In order to conclude the influence on the substance by applied stress, elastic constants such as C11, C12, and C44. Such constants play a major role in finding information on the rigidity and stability of the material. The numerical first-principle approximation technique established by Charpin and incorporated in WIEN2K (King-Smith, et al., 1994) is used for the measurement of the rigidity and resilience of specific materials to calculate stress components for small strains. Table 4.2 shows the measured values C11, C12 and C44. The following expression is used to study mechanical stability (Muller et al., 1979).
The mechanical consistency of these compounds is shown in a cubic step in the above criterion for certain products. Factor A for anisotropy, which provides information on wave speed in a crystal. In the engineering sciences this factor is important and is very much associated with persuading micro cracks in materials. Factor of anisotropy in the following expression in cubic antiperovskite crystals:
A is equivalent to unity for completely isotropic material. The divergence from the unit gives details of the degree of elastic anisotropy of the Crystal measure A value (Ahmed et al., 2015) shown in Table 4.2, the anisotropic XNNi3 (X= Sn, Cu, Mg) factor values vary from the unity. In line with Table 4.2. The anisotropic values measured for the compounds analyzed are 0.62 for SnNNi3, 0.24 for CuNNi3 and 0.37 in MgNi3, respectively. We have also calculated Kleinman parameters in table 4.2, Kleinman parameter (ξ), which describes Kleinman’s relatively large cation position and anion value representing less bond resistance, and a smaller value is a big bond resistance. Table 4.2 tabulates and measures the values by interpreting expression.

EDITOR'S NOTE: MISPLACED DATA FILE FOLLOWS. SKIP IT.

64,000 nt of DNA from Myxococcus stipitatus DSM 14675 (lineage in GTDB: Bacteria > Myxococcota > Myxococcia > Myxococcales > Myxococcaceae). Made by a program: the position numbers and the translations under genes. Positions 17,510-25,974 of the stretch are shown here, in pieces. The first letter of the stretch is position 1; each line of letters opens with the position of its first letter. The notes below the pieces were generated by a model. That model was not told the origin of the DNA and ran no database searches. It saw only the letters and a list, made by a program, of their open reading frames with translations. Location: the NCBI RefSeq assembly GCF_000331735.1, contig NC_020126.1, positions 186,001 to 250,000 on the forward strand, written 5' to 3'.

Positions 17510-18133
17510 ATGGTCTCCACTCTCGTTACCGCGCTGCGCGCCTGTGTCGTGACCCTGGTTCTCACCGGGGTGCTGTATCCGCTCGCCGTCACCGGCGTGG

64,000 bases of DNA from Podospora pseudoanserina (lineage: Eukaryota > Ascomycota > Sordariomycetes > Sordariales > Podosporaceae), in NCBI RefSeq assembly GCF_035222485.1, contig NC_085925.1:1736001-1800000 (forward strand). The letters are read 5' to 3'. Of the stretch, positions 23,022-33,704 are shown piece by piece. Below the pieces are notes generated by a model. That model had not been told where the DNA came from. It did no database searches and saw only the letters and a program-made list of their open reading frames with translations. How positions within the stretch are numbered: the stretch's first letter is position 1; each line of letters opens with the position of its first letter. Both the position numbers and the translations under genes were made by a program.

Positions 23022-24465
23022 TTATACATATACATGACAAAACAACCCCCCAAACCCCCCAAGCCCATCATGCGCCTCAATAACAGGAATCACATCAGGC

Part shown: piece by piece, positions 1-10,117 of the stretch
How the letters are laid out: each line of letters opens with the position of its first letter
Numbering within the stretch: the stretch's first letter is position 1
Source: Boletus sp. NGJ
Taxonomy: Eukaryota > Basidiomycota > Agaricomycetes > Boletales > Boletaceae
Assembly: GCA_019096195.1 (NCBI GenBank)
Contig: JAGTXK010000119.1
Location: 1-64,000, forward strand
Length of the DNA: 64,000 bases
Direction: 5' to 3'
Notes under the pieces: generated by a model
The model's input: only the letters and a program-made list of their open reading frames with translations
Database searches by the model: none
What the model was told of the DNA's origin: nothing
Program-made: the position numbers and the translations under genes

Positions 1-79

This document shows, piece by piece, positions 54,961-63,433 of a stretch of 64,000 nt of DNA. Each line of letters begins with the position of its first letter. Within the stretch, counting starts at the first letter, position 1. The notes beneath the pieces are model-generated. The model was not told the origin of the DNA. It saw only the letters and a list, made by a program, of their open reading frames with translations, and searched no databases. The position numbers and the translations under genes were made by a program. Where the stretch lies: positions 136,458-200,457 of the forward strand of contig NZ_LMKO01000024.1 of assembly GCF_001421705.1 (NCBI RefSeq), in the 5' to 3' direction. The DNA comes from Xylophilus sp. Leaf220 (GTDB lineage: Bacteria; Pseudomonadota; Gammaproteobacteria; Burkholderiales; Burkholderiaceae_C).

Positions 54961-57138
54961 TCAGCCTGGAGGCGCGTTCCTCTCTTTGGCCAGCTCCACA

Table 4.2 indicates that MgNNi3 has greater resistance to bonding than other compounds tested. We have also measured the ratio of Poisson and Young’s compound element that provide information concerning the material’s strength and rigidity. It is noted from Table 4.2 that SnNNi3 is harder than MgNNi3 and CuNNi3. For fragile material, the value of Poisson is small, but for ductile it is indicated by 0.33 (Bannikov et al., 2010). Pugh provides the critical value for ductile and brittle transformation to predict the ductile and brittle behavior of solids. In Table 2 we concluded SnNNi3, MgNni3, and CuNNi3 that if the material appears brittle, otherwise ductile, all of the material is ductile (GB / G > 0.5). This ratio is 0.38251, 0.21221 and 0.35016 for Sn Ni3, CuNNi3 and MgNNi3, indicating this ductile in nature, according to Table 2.2. Table 2.2. Additional information is also given as the Pugh reference the critical value is 0.5 higher for brittle materials else material is labeled as ductile. For this law, the critical value is more than 0.5. XNNi3 (X= Sn, Cu, Mg) elastic constants are measured using key compounds. The following expressions are used to calculate other elastic parameters (e.g. shear modulus G, youth modulus, Poisson relation and bulk modulus B) using the following constants (C11, C12, C44) (Bannikov et al., 2010).